“Christians may advocate for local governmental and economic decisions that themselves are inclusive of factors beyond those of economic considerations alone. Further examples may include the embrace of certain forms of (reasoned) regulation and even (carefully considered and limited) forms of protectionism (i.e., mercantilism).”

This spotlights the main problem with pragmatism: everyone thinks their own judgement of good and bad policies is flawless, that they can determine exactly the right mix of regulations just as a chef can add the right amount of salt and pepper to a recipe. However, Bender has demonstrated that pragmatism promotes short term thinking focused on immediate effects.

Mises wrote that the purpose of economics is to force businesspeople to occasionally look up and consider the long run and broader impact of policies. What seems good in the short run is often disastrous in the long run, and what is good for one group, such as local merchants, is destructive to the rest of the citizens. And because the government forces them to shop locally, it commits theft from its citizens.

Like most pragmatists, who imagine they can steer between capitalism and socialism, Bender feels compelled to regularly condemn capitalism:

“Modern capitalism enhances and drives our basest desires of pleasure (because they are the most addictive and thus easiest to exploit) for monetary and material reward, and, therefore, modern capitalism, as the maximalization of our materialistic and consumerist proclivities, often works against any conceptions of deeper moral or spiritual questions and is ever at the door to overwhelm them.“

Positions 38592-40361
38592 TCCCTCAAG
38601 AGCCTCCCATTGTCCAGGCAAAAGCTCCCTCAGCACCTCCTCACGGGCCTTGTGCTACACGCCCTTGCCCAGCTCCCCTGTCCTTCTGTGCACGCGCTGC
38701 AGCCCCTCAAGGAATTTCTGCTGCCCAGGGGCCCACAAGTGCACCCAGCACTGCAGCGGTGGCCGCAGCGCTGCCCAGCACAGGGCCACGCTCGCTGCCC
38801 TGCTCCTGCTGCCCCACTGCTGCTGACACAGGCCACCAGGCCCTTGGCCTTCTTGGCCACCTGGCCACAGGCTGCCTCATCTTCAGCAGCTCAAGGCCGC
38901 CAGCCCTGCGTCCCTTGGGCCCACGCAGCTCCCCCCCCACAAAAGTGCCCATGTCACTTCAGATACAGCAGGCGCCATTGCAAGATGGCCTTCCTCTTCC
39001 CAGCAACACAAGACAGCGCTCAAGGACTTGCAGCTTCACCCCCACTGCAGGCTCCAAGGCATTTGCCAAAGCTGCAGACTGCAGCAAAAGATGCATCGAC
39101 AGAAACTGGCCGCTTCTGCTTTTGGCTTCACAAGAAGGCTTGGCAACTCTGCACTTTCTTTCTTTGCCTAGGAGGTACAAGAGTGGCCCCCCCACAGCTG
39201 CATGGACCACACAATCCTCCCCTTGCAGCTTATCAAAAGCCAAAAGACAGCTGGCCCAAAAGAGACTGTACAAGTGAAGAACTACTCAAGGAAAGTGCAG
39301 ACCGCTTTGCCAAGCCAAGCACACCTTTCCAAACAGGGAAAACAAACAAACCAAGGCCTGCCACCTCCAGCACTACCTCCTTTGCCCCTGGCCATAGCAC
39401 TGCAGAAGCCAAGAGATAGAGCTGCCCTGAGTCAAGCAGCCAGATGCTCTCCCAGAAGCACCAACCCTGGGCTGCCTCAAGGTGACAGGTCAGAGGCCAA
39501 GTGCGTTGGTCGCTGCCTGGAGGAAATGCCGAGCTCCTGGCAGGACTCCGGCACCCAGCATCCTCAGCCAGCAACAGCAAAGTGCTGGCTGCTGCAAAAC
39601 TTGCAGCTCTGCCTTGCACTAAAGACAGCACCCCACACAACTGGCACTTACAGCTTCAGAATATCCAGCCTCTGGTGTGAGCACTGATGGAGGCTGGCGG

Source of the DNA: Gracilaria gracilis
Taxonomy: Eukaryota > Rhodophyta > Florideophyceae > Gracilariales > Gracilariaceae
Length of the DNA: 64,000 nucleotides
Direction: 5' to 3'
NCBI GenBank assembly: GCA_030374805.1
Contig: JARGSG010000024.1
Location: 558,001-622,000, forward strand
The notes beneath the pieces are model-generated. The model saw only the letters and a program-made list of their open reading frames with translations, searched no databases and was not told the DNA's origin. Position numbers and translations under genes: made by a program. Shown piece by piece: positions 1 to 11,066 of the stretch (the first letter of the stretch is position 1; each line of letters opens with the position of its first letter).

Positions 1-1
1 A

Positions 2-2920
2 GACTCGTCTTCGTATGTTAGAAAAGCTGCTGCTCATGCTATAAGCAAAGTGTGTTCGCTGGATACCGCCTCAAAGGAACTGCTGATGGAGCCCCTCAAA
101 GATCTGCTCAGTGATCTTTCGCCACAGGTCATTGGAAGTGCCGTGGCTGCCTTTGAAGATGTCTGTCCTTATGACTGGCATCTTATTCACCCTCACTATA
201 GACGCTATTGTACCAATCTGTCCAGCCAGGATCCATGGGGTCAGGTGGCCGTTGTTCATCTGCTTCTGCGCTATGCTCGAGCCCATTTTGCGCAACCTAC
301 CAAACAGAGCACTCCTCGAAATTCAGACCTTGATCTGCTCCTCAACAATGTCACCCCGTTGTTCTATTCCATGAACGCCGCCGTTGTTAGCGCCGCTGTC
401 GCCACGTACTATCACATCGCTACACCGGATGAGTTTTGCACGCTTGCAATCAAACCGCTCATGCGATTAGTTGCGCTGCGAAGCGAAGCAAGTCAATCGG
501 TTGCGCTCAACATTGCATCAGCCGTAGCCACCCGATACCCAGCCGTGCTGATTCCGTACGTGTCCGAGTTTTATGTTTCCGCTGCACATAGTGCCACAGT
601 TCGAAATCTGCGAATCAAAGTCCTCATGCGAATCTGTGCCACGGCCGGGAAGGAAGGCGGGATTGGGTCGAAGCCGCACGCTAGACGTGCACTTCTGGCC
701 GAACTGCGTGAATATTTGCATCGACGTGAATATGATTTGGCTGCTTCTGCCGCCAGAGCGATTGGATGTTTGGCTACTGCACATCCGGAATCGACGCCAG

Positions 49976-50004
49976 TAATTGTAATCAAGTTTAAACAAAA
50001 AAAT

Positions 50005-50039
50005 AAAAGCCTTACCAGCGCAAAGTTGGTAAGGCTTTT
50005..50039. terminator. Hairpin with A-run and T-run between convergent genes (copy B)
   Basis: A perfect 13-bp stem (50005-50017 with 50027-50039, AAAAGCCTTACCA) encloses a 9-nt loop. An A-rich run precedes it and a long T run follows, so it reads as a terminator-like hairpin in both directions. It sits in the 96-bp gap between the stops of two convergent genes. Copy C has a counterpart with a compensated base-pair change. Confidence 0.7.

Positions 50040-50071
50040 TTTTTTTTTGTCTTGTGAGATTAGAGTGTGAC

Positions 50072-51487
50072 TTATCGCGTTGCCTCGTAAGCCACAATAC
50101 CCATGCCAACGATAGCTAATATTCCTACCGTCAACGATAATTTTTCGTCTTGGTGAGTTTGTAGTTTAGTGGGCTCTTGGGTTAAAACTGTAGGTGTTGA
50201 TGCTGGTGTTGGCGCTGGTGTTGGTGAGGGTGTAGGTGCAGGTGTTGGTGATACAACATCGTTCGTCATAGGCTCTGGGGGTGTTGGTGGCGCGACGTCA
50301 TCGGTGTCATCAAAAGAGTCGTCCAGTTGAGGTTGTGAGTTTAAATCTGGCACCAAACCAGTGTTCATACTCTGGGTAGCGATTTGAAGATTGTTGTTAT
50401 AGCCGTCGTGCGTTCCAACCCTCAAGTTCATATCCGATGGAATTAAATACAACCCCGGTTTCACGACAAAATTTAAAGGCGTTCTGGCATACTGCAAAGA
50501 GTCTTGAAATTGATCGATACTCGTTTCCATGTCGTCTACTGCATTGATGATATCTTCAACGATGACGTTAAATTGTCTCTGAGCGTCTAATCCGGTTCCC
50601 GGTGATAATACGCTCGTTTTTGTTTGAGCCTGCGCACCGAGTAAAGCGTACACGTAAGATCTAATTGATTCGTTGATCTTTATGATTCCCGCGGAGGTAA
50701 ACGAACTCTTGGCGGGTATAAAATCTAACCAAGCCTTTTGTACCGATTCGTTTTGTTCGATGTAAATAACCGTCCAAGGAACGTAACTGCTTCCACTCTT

Bender makes several mistakes in this paragraph: 1) The current system in the US is not capitalist; at best it’s a mixed economy. More likely it’s fascism light. 2) No economic system can make people more or less moral. As a theologian, Bender should know this. Humans are born with a strong bent toward immorality and only Christ can change that. The idea that an economic system can influence morality comes from pagan and socialist writers, not Christianity.

3) The professor relies on socialist characterizations of capitalism, derived from Barth, that are inaccurate and dishonest. Letting socialists define capitalism is like asking atheists to define Christianity. Bender should learn the real origins of capitalism in the teaching of the theologians of the University of Salamanca, Spain, in the Reformation, which they distilled from the Bible and natural law.

Pragmatism without a knowledge of good economics, the Austrian variety, would be like an herbal specialist treating a cancer patient. The herbalist will have a very different idea of what is pragmatic compared to an oncologist. He will do what he thinks is pragmatic, but it will be wrong and kill the patient.

F.A. Hayek called such pragmatism rationalism or pseudo-reason in his last book, The Fatal Conceit. It is the fatal conceit because it assumes that the pragmatist doesn’t consider the consequences of his policies in the long run. Good economics is the most practical guide in economic matters because it came from the Bible and its principles have been tested by the experiences of millions of people over three centuries.

Good political theologians understand that the only role for government is punishment of evildoers as Paul prescribed in Romans 13. Evil doers are those, including the government, who violate the rights to life, liberty and property of others. Pragmatists may think they know better, but their nearsightedness does nothing but usher in more socialism and the destruction that follows in its wake.



Originally published on Townhall Finance.